Powdered green tea (matcha) was already being drunk at the beginning of the Kamakura period, but preparing it in front of guests according to a fixed procedure, in other words entertaining guests through temae (tea procedure) began when chanoyu came into being.
Arranging utensils for chanoyu, doing tea procedure and serving the tea to guests requires that the host, of course, and the guests also, follow the rules of tea procedure. When a clear etiquette of procedure is established between the host and guests through constant repetition, kata (forms) appear for each kind of action.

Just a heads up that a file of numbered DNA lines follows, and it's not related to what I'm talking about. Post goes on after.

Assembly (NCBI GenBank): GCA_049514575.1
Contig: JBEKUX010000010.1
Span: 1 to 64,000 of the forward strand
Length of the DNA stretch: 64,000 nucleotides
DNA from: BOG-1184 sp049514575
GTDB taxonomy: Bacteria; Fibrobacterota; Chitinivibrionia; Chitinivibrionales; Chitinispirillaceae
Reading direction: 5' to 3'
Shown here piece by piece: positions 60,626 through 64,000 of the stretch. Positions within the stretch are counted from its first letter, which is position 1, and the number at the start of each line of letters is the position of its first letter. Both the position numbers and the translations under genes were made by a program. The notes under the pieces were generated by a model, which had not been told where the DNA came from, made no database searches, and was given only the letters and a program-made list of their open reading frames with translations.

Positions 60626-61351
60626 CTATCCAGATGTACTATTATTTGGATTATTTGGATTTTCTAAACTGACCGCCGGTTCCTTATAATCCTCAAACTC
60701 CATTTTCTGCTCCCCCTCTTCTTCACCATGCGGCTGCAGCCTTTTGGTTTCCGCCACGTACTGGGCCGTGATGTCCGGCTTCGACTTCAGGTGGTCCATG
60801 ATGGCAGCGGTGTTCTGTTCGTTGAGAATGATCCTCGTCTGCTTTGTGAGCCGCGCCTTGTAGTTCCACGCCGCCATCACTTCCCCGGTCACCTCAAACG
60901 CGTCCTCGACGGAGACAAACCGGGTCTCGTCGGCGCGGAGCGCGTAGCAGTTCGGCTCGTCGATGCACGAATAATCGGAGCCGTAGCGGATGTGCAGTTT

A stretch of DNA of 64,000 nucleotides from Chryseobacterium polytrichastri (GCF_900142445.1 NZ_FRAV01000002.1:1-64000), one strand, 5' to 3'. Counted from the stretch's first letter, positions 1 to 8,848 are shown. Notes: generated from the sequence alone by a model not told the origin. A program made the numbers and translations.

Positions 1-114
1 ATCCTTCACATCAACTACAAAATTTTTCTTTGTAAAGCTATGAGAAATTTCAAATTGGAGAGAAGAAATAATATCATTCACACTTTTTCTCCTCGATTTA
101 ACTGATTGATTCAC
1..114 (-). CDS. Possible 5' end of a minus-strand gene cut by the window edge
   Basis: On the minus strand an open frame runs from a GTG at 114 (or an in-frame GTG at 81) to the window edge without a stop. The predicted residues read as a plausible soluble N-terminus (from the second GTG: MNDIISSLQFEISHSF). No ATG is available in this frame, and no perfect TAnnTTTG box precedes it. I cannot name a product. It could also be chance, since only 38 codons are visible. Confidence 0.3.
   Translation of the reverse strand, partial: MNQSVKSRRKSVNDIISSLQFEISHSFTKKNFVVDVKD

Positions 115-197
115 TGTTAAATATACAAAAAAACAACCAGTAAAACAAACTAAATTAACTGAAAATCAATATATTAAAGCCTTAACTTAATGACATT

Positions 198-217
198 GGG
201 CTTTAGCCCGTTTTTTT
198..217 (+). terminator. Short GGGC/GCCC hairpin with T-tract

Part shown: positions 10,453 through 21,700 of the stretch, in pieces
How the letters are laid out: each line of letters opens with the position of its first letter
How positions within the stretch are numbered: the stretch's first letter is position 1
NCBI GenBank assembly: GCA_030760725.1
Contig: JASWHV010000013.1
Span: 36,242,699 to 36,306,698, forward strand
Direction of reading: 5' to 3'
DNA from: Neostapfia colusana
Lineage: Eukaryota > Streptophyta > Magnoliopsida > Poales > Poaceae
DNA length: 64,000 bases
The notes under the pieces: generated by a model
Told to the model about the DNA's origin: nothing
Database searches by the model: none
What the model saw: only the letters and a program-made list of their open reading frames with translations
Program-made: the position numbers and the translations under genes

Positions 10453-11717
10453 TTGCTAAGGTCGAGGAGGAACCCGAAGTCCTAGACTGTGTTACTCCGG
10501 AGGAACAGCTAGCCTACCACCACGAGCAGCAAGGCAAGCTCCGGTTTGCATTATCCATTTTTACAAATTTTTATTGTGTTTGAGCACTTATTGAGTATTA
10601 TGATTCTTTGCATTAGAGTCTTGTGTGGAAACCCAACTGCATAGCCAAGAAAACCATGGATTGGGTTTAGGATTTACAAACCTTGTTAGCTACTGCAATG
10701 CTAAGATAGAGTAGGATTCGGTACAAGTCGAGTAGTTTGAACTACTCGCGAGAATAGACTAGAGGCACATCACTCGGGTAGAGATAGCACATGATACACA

For example, before drinking a bowl of tea, after the guests have bowed to each other, they bow politely to the host, to show the gratitude that they are feeling towards him. This deep feeling exchanged between host and guests, produced a fixed form of action (kata) as a component of etiquette. Then the kata became the expression of the spirit of host and guests, and by correctly performing the kata the host and guests were able to express their feelings toward each other. The exchanges between the host and guests in the tea room, through the connections and repetitions of these kata, became a verification of the feelings contained within them.